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All inclusive Sh993 million health survey kicks off this week: State

Health & Science
 

Kenya National Bureau of Statistics Director-General Macdonald George Obudho. [Stafford Ondego, Standard]

The seventh round of the Kenya Demographic Health Survey will kick off on February 17 and run for the next six months at a cost of Sh993 million.

According to the state, the survey comes eight years after the last one in 2014, and will for the first time collect data on early childhood development, mental health and diverse range of noncommunicable diseases.

At least 350 personnel have been trained to carry out the exercise in various parts of the country. This was revealed by the Kenya National Bureau of Statistics Director-General George Obudho during the end of the training of the workforce in Nakuru City last Sunday.

Mr Obudho said the survey would be wide and gather data on some of the topics not covered previously. 

The data on these will be clustered to the county level to enable county health departments to formulate health policies and strategies aligned to each county’s priorities.

Delays

“There were delays in conducting the surveys as a result of many issues, including conducting the 2019 Kenya Population and Housing Census. These surveys will be critical in giving a baseline for the incoming government to get information on what to prioritise next,” Obudho said.

The first Kenya Demographic Health Survey was conducted in 1989, with subsequent ones in 1993, 1998, 2003, 2008 and 2014.

 In the previous surveys, data on domestic violence against women was collected until in 2014 when that on the male counterparts was featured.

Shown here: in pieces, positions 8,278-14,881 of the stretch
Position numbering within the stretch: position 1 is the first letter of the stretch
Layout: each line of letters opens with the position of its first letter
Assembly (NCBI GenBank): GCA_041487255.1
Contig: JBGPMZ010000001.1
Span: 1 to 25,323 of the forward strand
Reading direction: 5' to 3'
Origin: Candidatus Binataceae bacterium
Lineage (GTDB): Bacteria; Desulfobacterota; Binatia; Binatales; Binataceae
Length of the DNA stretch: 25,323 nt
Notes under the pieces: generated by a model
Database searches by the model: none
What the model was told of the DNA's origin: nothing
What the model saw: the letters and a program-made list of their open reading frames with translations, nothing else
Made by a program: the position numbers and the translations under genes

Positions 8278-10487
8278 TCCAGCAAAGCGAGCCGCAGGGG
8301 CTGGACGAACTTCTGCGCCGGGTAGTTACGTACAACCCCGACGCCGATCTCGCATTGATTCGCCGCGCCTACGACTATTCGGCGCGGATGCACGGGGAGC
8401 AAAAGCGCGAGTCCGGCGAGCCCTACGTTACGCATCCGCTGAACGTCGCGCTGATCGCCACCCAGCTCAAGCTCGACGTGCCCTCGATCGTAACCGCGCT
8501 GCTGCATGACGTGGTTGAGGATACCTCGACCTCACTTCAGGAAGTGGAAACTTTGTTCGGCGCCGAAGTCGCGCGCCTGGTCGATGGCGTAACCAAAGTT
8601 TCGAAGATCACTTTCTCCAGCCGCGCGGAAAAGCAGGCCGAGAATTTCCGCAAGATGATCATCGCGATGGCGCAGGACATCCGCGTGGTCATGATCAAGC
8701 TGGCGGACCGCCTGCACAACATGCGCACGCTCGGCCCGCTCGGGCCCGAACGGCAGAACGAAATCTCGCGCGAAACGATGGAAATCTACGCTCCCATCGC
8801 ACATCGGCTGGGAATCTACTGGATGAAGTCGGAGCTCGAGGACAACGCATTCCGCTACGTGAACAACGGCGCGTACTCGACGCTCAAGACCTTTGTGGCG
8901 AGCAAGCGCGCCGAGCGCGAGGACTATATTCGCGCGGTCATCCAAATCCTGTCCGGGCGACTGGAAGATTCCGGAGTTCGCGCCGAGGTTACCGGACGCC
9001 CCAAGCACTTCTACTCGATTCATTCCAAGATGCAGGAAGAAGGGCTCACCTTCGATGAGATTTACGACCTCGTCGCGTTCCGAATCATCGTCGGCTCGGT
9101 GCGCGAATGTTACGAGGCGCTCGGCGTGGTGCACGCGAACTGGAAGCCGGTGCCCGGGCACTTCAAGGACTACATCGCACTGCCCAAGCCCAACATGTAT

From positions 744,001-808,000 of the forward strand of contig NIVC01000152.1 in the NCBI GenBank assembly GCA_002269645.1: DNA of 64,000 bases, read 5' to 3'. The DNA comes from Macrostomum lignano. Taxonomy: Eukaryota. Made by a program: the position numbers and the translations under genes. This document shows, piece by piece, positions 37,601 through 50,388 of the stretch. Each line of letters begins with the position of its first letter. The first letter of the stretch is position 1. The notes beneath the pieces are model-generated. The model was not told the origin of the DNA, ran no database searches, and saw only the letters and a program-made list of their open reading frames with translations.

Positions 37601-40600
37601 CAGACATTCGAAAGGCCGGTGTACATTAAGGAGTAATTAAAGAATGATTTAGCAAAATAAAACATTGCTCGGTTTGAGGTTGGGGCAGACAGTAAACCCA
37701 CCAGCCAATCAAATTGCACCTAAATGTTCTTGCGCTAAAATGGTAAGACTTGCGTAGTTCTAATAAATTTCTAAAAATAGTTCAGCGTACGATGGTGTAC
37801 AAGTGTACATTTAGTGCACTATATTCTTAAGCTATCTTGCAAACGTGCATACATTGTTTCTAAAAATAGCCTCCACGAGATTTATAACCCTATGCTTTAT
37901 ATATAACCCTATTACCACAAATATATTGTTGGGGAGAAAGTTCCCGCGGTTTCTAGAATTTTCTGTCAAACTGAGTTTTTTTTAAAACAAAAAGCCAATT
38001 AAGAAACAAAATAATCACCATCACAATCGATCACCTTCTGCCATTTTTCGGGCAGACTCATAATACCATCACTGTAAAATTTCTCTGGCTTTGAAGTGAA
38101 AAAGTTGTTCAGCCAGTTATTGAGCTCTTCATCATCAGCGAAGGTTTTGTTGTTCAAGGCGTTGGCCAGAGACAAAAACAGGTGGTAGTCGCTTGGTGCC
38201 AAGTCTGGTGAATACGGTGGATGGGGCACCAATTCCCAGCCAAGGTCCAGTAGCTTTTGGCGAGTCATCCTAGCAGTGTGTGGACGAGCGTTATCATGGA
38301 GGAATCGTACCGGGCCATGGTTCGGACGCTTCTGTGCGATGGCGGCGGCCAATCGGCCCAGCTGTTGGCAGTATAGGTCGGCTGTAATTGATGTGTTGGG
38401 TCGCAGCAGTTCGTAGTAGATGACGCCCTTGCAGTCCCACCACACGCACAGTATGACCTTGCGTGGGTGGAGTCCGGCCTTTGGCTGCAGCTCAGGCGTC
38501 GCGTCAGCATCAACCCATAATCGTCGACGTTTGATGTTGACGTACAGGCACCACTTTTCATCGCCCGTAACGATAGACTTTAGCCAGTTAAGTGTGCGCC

“We realised that domestic violence was  not only centred against women, men were suffering too, and in 2014, the survey included data on men. This year, too, data on domestic violence will cater for men and women,” Obudho said.

Ministry of Health Director-General Patrick Amoth stressed the importance of the survey, saying beside having the data bank, it would be a key source of population-based health indicators.

“These are critical in decision making and formulation of policies that determine the direction Kenya takes in implementing health programme,” he said.

The survey will collect data on topics such as reproductive health, child health and immunisation, nutrition, HIV/Aids and TB,noncommunicable diseases, and gender-based violence.

 At the household level the survey will seek to obtain information on demographics, utilisation of health services at out- and in-patient points, healthcare financing from a household perspective and Covid-19 related information, including mortality and vaccination.

“This will provide critical data points to determine the level of progress made in achieving set programmatic target in the health sector such as infant mortality rate, childhood vaccination coverage, delivery by skilled attendants, contraceptive prevalence rate and nutrition status ,just to name a few,” said Dr Amoth.

He said the survey would also obtain information on Covid-19 vaccination coverage and universal health coverage indicators.

 He added that the Kenya Population and Housing Censuses (KPHC) and household based sample surveys such as the Kenya Demographic and Health Surveys had played a critical role in assessing the impact of the country’s population policies and programme over the last four decades.

National Council for Population and Development Director General Mohamed Sheikh said the population censuses and the demographic health surveys had over the period shown that the country had made progress, including reduction of the population growth rate from a high of 3.8 per cent in 1978 to a low of 2.2 per cent in 2019.

Population policy

“The 2022 KDHS is being undertaken at a time development of the new population policy for Kenya is being finalised. Results of the 2022 KDHS will therefore be used to inform the 10 years Plan of Action for the implementation of the proposed population policy, which is expected to come into effect later this year,” Dr Sheikh said.

Despite the achievements of the country’s population policies and programmes, results of the previous population censuses and demographic health surveys have highlighted areas that still require to be addressed, including the increasing healthcare costs and low health insurance coverage.

Challenges of child care, especially for working mothers, increasing cases of noncommunicable diseases, as well as increasing cases of injuries and deaths from road traffic accidents and poor support for healthy ageing have also been highlighted.

 

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